Resuscitation from hemorrhagic shock with HBOC-201 in the setting of traumatic brain injury

Jeffrey D. Kerby, Jorge G. Sainz, Fangyi Zhang, Anne Hutchings, Shane Sprague, Farrokh R. Farrokhi, Minnette Son

Research output: Contribution to journalArticlepeer-review

15 Scopus citations


Outcomes after mild or moderate head trauma are worsened with associated hypotension, and secondary brain injury can be reduced with timely resuscitation. This study was performed to investigate HBOC-201 as a resuscitation therapy in a combined hemorrhagic shock and brain injury model. Anesthetized rats sustained moderate brain injury using a controlled cortical impact device, followed by rapid hemorrhage to a mean arterial pressure of 30 mmHg. After 30 min of hypotension, animals were resuscitated with HBOC-201, autologous shed blood (SB), or lactated Ringer solution (LR). Brain injury was assessed by measurements of cerebral blood flow (CBF) and cerebral vasoreactivity to hypercapnia (CVH) using a laser Doppler flowmeter. Contusion volume was evaluated histologically, and cerebral edema was determined by total water content. The HBOC rats required significantly less resuscitation volume versus LR and SB. The CBF was significantly diminished at 60 min after resuscitation with HBOC (70.1% ± 3.8% baseline) compared with LR (105.8% ± 10.1% baseline; P < 0.01) and SB (96.8% ± 5% baseline; P < 0.05). The CVH was preserved in the HBOC and SB groups. The CVH was significantly diminished compared with baseline in the LR group at 30 min after resuscitation and showed a significant loss compared with HBOC at 60 min after resuscitation. The contusion volume for HBOC (45.1 mm) and SB (35.1 mm) was less than LR (63.5 mm, P < 0.01). Although CBF was diminished after resuscitation in the HBOC group, HBOC-treated animals maintained CVH and experienced significantly smaller contusion volume than those treated with LR. These results suggest that resuscitation with HBOC-201 protects autoregulatory mechanisms and may reduce secondary brain injury in traumatic brain injury.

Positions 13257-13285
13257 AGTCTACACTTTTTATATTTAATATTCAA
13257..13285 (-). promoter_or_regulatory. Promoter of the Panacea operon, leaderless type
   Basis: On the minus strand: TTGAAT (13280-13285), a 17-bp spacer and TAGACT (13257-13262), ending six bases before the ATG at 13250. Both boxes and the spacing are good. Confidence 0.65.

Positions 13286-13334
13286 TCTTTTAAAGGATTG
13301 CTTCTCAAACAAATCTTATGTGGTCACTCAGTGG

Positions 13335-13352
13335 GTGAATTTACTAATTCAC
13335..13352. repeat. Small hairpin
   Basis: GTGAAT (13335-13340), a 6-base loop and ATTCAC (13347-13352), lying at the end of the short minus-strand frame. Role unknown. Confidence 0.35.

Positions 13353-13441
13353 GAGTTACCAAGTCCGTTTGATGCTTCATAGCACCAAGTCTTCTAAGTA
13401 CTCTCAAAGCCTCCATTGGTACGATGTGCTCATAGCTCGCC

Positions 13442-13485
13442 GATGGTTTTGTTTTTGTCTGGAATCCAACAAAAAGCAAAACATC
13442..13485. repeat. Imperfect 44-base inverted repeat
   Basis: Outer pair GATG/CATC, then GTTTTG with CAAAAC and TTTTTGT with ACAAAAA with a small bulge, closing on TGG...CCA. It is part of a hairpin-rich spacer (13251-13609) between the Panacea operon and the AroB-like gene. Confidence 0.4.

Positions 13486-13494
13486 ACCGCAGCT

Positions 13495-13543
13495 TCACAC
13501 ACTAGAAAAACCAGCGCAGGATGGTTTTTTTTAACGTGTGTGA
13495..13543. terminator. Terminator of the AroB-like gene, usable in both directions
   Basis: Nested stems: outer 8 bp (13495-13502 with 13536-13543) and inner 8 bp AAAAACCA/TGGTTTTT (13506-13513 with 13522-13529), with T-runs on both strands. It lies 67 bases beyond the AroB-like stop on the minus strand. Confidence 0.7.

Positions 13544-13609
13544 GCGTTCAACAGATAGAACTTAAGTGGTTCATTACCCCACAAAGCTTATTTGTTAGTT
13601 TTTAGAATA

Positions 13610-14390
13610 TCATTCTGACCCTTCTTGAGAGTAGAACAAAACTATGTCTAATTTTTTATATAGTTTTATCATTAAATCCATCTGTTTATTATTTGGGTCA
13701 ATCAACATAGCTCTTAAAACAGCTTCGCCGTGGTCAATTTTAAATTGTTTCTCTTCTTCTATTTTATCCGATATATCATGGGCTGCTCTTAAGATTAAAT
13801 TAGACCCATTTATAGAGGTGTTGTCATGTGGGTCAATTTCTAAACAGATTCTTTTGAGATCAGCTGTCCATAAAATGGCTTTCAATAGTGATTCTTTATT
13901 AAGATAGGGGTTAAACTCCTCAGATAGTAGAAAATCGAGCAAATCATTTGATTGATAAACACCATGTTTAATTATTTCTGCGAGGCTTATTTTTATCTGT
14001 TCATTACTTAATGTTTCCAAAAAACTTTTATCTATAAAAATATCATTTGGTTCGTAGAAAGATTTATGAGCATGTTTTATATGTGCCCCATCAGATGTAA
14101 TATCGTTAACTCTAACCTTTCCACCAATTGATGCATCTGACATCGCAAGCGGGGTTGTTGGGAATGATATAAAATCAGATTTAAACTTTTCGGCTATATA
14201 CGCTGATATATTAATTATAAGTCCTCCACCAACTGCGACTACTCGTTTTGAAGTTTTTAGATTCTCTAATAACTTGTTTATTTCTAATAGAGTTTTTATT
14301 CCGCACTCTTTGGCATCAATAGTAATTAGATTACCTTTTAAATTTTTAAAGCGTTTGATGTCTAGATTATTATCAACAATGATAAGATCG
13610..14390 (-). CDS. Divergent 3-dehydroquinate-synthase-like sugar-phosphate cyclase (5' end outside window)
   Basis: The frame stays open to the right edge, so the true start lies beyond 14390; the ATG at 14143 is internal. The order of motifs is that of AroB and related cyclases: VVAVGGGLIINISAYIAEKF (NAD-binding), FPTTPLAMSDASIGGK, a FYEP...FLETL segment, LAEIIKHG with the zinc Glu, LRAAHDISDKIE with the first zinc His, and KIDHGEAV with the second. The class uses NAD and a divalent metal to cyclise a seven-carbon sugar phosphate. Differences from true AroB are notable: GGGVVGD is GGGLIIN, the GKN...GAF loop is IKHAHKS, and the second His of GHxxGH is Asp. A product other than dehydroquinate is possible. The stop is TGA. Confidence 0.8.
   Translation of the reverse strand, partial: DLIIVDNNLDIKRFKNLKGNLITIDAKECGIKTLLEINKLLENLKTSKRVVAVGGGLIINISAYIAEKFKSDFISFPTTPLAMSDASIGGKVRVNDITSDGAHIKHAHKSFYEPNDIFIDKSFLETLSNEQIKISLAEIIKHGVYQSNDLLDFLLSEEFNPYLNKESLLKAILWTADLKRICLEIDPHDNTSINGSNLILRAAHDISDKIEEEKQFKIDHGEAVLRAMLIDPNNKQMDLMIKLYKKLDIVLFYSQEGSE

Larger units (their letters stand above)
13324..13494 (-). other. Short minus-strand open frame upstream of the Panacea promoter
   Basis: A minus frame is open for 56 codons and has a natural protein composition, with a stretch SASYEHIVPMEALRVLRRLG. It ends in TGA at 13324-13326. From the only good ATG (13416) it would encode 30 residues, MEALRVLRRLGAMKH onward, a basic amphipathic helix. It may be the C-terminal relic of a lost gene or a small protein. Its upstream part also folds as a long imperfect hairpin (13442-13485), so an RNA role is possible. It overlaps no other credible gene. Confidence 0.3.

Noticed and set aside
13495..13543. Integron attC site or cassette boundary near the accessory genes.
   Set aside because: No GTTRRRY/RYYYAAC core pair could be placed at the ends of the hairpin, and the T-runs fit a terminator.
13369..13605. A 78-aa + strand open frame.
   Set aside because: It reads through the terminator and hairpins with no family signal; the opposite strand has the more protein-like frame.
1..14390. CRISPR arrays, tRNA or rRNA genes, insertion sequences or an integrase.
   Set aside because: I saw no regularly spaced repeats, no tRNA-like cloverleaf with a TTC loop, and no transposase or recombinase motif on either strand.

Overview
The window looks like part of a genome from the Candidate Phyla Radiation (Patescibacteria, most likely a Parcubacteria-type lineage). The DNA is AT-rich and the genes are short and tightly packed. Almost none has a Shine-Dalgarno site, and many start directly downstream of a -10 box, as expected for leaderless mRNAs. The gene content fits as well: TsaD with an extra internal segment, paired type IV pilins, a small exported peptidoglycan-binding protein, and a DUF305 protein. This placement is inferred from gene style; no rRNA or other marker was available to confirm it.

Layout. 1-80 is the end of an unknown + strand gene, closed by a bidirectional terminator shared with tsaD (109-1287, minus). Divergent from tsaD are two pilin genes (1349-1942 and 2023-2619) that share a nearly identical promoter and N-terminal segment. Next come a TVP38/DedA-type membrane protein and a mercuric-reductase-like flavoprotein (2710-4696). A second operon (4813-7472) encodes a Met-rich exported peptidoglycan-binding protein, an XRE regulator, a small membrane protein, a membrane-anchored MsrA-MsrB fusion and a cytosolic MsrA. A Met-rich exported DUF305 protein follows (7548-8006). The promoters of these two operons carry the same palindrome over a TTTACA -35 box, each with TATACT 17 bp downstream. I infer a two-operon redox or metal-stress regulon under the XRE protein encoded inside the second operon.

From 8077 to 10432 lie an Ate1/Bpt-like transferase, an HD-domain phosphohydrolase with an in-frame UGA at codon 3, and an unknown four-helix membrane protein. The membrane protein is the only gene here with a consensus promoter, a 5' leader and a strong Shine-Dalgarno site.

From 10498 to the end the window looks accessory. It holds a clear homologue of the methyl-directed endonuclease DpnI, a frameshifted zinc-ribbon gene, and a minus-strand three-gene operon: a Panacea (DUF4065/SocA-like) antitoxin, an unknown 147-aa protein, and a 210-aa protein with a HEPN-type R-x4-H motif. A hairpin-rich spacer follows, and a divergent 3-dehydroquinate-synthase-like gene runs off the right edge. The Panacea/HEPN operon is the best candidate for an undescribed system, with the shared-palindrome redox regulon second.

Original languageEnglish (US)
Pages (from-to)652-656
Number of pages5
Issue number6
StatePublished - Jun 1 2007


  • Controlled cortical impact injury
  • Hemoglobin-based oxygen carriers
  • Rat model

ASJC Scopus subject areas

  • Emergency Medicine
  • Critical Care and Intensive Care Medicine


Dive into the research topics of 'Resuscitation from hemorrhagic shock with HBOC-201 in the setting of traumatic brain injury'. Together they form a unique fingerprint.

Cite this